The primary justification for upgrading to the PS4 Pro from the original hardware. As opposed to the Full HD 1080p resolution of the PS4 standard, the PS4 Pro supports 4K output. This means that the console can play movies and TV shows in their highest resolution when using streaming services like Netflix, but sadly, the absence of an Ultra HD Blu-ray drive implies that the console won’t be able to play physical 4K media.
Games are a little more difficult because it’s up to the developers how they want to make use of the PS4 Pro’s additional power. Now that the boosted console has been available for some time, we are beginning to see more results from it.
Today’s 4K gaming is more standardised, and the majority of games have performance modes that prioritise frame rates over graphical fidelity and pro modes that prioritise graphical fidelity over frame rates. On the PS5, this technique has gained a lot of notoriety.
God of War 2018 for the PS4 Pro has two distinct modes, one for high-resolution gaming and the other for synchronising a steady frame rate that is much closer to 60 frames per second. The PS4 Pro offers a small speed boost over the standard PS4 in terms of loading times, but if you want to see a bigger improvement, you should consider upgrading your launch PS4 with an SSD.
Games like God of War 2018 and Horizon Forbidden West are excellent examples of amazing graphics on the PS4 Pro. If you don’t believe me, compare Horizon Forbidden West on the PS4 Pro to the base model PS4, and you should be able to see a significant difference.
When combined with an HDR-capable TV, the graphics begin to skyrocket. At this point, there is no contest between the PS4 Pro and the Ultimate Player Edition. All of the graphical improvements that the PS4 Pro can generate put it well and truly ahead of the PS4 Pro.
The “boost mode” feature, added to PS4 firmware 4.50, allows PS4 games that do not require a PS4 Pro patch to run more smoothly on the new console. Even though the precise improvements are still unknown, a Digital Foundry analysis found up to 38% performance gains. Despite the lack of a pro patch, the games tested saw significant performance improvements when played on the pro, including Assassin’s Creed: Unity, Battlefield 4, and Project Cars.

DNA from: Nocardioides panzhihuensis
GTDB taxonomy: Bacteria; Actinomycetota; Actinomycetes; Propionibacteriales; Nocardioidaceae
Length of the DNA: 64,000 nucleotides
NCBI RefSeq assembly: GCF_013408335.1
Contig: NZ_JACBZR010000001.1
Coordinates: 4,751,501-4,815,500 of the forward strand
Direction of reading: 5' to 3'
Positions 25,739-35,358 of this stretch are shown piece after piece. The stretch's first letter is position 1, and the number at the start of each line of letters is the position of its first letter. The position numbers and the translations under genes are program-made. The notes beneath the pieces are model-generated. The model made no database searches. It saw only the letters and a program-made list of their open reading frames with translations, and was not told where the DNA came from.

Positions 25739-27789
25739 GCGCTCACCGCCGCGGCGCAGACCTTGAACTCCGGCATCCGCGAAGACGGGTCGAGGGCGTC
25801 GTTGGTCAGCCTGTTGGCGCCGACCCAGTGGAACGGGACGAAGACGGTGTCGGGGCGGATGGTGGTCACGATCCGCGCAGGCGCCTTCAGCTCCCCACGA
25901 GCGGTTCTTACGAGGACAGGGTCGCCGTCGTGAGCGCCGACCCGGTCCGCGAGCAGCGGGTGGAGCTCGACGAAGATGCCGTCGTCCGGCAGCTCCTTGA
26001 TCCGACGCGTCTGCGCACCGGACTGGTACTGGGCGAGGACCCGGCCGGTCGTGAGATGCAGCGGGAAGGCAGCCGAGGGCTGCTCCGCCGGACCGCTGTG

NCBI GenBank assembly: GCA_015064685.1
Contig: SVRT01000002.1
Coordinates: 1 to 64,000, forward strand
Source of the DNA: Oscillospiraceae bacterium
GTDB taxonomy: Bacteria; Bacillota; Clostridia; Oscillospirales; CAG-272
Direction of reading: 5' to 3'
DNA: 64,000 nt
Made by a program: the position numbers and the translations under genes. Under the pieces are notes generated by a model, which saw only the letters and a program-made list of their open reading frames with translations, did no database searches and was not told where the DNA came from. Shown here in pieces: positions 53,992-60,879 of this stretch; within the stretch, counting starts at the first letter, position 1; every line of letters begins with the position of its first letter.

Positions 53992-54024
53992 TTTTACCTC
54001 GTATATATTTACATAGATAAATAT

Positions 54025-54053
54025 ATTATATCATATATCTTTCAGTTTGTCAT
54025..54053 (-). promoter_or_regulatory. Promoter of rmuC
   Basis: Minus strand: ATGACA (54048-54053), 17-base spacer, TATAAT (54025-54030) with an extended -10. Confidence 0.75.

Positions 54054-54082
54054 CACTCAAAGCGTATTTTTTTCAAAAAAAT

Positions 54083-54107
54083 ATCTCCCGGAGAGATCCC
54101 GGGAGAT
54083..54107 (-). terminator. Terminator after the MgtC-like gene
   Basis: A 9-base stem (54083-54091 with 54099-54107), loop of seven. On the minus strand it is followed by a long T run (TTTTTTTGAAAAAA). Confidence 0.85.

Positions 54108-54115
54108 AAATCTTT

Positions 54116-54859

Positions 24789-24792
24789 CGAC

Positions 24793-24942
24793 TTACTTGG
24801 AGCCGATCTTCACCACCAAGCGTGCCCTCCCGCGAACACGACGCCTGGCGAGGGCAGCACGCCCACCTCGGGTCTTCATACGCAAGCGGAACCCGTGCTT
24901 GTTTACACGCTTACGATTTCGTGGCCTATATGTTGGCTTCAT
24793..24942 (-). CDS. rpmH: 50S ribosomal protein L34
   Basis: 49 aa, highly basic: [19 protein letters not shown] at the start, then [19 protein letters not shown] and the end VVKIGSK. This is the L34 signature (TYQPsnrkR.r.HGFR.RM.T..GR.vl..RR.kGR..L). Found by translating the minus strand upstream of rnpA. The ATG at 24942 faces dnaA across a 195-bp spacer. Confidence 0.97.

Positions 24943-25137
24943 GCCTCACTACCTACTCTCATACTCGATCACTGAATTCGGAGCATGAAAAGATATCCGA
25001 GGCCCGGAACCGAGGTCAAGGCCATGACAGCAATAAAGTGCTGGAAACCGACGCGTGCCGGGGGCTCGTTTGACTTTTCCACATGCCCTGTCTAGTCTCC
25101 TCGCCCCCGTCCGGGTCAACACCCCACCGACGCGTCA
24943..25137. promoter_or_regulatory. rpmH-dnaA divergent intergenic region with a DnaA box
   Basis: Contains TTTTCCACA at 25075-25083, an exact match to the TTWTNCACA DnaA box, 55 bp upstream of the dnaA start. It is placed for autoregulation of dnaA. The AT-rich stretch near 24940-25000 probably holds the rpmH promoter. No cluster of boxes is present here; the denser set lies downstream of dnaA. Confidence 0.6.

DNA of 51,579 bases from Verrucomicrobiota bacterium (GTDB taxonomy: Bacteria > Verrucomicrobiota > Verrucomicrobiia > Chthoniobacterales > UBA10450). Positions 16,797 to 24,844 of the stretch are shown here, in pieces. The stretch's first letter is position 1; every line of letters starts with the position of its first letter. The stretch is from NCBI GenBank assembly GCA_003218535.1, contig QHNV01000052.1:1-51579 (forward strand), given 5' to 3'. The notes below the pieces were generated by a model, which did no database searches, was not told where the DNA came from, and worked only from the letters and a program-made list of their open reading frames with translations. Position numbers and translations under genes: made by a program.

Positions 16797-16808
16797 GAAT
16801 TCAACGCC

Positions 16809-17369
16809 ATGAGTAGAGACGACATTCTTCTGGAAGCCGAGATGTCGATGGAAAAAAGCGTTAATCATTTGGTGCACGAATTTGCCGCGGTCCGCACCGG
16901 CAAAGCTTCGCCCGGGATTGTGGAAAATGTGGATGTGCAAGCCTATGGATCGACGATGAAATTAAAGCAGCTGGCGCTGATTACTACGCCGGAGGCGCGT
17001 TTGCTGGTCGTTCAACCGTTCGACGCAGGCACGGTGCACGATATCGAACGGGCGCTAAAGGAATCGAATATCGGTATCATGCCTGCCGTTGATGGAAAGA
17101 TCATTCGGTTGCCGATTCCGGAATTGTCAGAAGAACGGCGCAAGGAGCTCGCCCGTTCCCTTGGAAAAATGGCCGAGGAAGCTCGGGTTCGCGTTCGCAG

In terms of storage, the PS4 Pro unquestionably has the larger capacity, with a 1TB HDD at launch, as opposed to the PS4, which came with a 500GB HDD at launch. The PS4 Pro has twice as much storage as the PS4 and can store more games at the same time.
The PS4 Pro is undoubtedly an improvement over the PS4, but it struggles to deliver “true” 4K gaming without making trade-offs. The addition of an extra layer is the main visual difference between it and the standard PS4, but the internals was significantly improved. Although the CPU and GPU share a similar architectural design, the GPU is significantly faster. So, should you upgrade from your current PS4? The answer is largely dependent on whether you own a 4K TV or intend to purchase one.
If you are, the PS4 Pro will provide numerous visual advantages. If you aren’t, there isn’t much on the PS4 Pro that will make the extra money worthwhile, at least not yet. I hope you found this article informative. If you have any questions or comments, please leave them in the section below. Thanks for reading.
Image Gallery – PS4 Pro Compared to PS4: Which is Better?
References: Sony PlayStation 4 Console.